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Old 04-29-2012, 12:11 PM   #71
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Quote:
Originally Posted by 07ultra View Post
the reason you disconnect the neg post first on a car is so if your wrench hits the frame on the pos side it won't spark


I'd also say that if your switch requires a tool to operate, put the switch on the ground.

The cutoff in my trailer is on the positive side.
I have cutoffs in all my cars and trucks that sit. That cutoff is always on the negative side of the battery.

Also, I might recall that the pos and neg terminals on a battery are different sizes. So, when you use that plain old cutoff with the green screw knob, it only fits on the negative terminal. But, I could be mistaken...
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Old 04-29-2012, 07:06 PM   #72
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once in 34 year I had current come in from the negative side and fry all electronic and other items......items are fused on the positive side only most of the time.....so they are protected from high volts/amps on that side but are not protected from the negative side.....

I had to read this several times to get your "drift." I think you meant you hooked up the battery backwards and and cooked a few components, right?

DC current runs in a closed loop. It does not care where the fuse is located. It will blow just fine if it is located anywhere in the circuit as long as it is a high current problem.

Reversed voltage may damage electronics without drawing fuse popping current.
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Old 04-29-2012, 08:39 PM   #73
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Herk, do you have a make and model of your switch? I want get one of these as well. Thanks
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Old 04-29-2012, 08:47 PM   #74
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Marine Battery 4 Way Switch - Blue Seas Systems 9001e

or similar. I went this route because I have two batteries and wanted the option of isolating one if it malfunctioned without rewiring the battery box.

It normally is BOTH or OFF

Amazon.com: Blue Sea Systems 6006 m-Series (Mini) Battery Switch Single Circuit ON/OFF: Sports & Outdoors

If you only have one battery or want to always treat the bank as a unit.
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Old 06-15-2012, 04:55 AM   #75
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For current flow it does not matter. Disconnected is disconnected! But, when you disconnect a battery which side do you disconnect first? The Neg. When you connect a battery which side do you connect last? The Neg. When you "Jump" a battery which side do you connect and disconnec first and last? The Neg. Why? A possible spark could ignite battery gases. At least that's what I was taught.
Peace out!
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Old 06-15-2012, 06:49 AM   #76
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When you "Jump" a battery which side do you connect and disconnect first and last? The Neg. Why? A possible spark could ignite battery gases. At least that's what I was taught.
Peace out!
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Jeff,

When jumping a battery the final connection needs to be to the Frame of the vehicle (as far from the battery as possible) providing the "jump" so the inevitable spark will also be far from the battery.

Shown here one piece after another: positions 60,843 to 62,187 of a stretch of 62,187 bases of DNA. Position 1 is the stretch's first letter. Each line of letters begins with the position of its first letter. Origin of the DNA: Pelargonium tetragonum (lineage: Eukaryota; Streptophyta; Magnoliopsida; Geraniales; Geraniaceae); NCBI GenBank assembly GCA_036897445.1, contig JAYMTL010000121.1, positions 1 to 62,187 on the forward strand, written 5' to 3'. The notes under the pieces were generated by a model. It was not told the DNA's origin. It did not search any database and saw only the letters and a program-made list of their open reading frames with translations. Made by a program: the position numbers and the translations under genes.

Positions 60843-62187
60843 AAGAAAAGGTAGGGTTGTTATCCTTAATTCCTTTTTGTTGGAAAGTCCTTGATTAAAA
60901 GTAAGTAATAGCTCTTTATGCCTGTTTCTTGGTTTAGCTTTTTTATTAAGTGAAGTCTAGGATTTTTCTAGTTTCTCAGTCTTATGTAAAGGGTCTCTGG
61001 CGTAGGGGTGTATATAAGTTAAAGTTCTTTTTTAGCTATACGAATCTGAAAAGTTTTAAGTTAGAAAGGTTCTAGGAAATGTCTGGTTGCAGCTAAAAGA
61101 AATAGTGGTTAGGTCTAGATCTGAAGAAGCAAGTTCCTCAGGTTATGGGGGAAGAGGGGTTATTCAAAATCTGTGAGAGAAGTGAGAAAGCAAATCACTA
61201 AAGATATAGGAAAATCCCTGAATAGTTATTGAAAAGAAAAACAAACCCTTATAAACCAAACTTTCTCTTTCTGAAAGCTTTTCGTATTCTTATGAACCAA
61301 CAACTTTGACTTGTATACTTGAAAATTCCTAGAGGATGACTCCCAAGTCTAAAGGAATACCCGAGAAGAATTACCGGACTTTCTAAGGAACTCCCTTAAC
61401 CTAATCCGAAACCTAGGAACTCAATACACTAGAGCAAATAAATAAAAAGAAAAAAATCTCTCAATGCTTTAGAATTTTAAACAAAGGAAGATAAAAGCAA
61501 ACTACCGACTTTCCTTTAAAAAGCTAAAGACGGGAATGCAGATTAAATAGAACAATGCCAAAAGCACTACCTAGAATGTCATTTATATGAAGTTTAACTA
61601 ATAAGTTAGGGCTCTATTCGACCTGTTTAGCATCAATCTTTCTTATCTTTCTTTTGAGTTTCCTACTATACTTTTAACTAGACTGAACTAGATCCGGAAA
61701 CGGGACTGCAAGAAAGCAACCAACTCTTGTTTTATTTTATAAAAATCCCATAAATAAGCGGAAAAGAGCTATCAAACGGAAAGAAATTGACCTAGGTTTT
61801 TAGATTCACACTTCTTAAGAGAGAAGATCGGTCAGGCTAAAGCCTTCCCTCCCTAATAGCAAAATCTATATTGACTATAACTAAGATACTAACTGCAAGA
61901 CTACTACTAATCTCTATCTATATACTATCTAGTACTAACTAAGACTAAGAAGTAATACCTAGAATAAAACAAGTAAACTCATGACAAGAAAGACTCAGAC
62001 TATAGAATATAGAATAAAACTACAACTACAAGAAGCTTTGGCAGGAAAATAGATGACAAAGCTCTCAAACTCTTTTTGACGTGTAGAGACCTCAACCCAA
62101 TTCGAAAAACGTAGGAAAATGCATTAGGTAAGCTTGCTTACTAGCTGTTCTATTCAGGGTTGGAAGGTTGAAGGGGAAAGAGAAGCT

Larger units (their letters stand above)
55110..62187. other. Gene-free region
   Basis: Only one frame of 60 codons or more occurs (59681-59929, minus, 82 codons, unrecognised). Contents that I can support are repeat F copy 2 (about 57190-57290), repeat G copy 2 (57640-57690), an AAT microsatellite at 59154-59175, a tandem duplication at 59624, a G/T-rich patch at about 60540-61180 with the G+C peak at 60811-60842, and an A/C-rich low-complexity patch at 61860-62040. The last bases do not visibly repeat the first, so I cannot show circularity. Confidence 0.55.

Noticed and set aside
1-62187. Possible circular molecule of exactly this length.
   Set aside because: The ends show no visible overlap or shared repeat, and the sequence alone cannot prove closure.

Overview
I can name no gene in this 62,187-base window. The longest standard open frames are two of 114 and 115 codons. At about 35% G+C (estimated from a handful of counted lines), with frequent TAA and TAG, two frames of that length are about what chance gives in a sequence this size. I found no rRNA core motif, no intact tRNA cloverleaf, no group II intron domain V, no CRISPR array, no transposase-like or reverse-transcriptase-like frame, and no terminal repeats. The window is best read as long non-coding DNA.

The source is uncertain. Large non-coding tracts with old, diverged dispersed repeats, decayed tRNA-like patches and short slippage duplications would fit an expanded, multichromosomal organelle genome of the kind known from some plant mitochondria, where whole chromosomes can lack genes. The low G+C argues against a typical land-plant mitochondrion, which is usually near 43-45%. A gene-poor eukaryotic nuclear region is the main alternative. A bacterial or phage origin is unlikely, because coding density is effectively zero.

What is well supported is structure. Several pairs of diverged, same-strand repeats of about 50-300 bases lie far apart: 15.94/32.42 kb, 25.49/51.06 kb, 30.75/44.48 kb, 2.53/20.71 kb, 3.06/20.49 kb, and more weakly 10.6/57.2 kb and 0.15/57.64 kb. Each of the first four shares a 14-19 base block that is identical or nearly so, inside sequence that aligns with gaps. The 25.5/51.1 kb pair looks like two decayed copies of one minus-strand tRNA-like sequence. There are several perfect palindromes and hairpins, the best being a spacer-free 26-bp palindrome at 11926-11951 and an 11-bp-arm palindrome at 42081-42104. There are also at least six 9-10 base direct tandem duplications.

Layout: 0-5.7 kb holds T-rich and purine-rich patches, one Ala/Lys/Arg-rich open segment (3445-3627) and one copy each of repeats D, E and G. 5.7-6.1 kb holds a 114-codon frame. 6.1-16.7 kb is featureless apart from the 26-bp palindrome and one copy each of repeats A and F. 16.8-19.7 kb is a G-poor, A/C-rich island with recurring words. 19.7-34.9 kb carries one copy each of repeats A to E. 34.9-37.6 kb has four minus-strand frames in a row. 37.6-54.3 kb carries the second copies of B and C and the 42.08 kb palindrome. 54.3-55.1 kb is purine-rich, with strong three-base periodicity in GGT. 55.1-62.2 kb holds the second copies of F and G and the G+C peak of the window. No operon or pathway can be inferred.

You are not supposed to connect directly to both terminals of the jump provider's battery.

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Old 06-15-2012, 08:13 AM   #77
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My stabs and slide outs are wired seperate from disconnect. Always on.
But never travel with disconnect off.
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Old 06-15-2012, 08:19 AM   #78
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Originally Posted by f1100turbo View Post
My stabs and slide outs are wired separate from disconnect. Always on.
But never travel with disconnect off.
My stabs and slides can be disconnected.
I also have a "kill switch" on my stabs.
That makes a great safeguard for little hands that can cause hundreds of dollars damage by running the landing gear up with the aft stabs down.

Also with the landing gear killed, it will be MUCH harder to back up to and steal.

Never travel with the camper battery disconnected since you will not be able to use the breakaway safety system or charge the battery form the tow vehicle; as F1100turbo stated.
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Old 06-15-2012, 12:17 PM   #79
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Originally Posted by herk7769 View Post
Jeff,

When jumping a battery the final connection needs to be to the Frame of the vehicle (as far from the battery as possible) providing the "jump" so the inevitable spark will also be far from the battery.

You are not supposed to connect directly to both terminals of the jump provider's battery.

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Sorry, you misunderstood, and I was not clear. Allow me to clarify and be specific. When I stated the Neg, I meant a negative "connection", not specifically the Neg battery cable. Yes, you always "Jump" to the frame. Users put the switch in the Positive side of a circuit (myself included) because it's generally the simplest most advantageous solution to isolating a particular circuit. You have a power or positive lead running through out the vehicle, but the negative is generally a short straight shot to the frame, so adding a switch are other device is far simpler on the Pos. side.
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Old 06-15-2012, 01:48 PM   #80
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switch is on positive side
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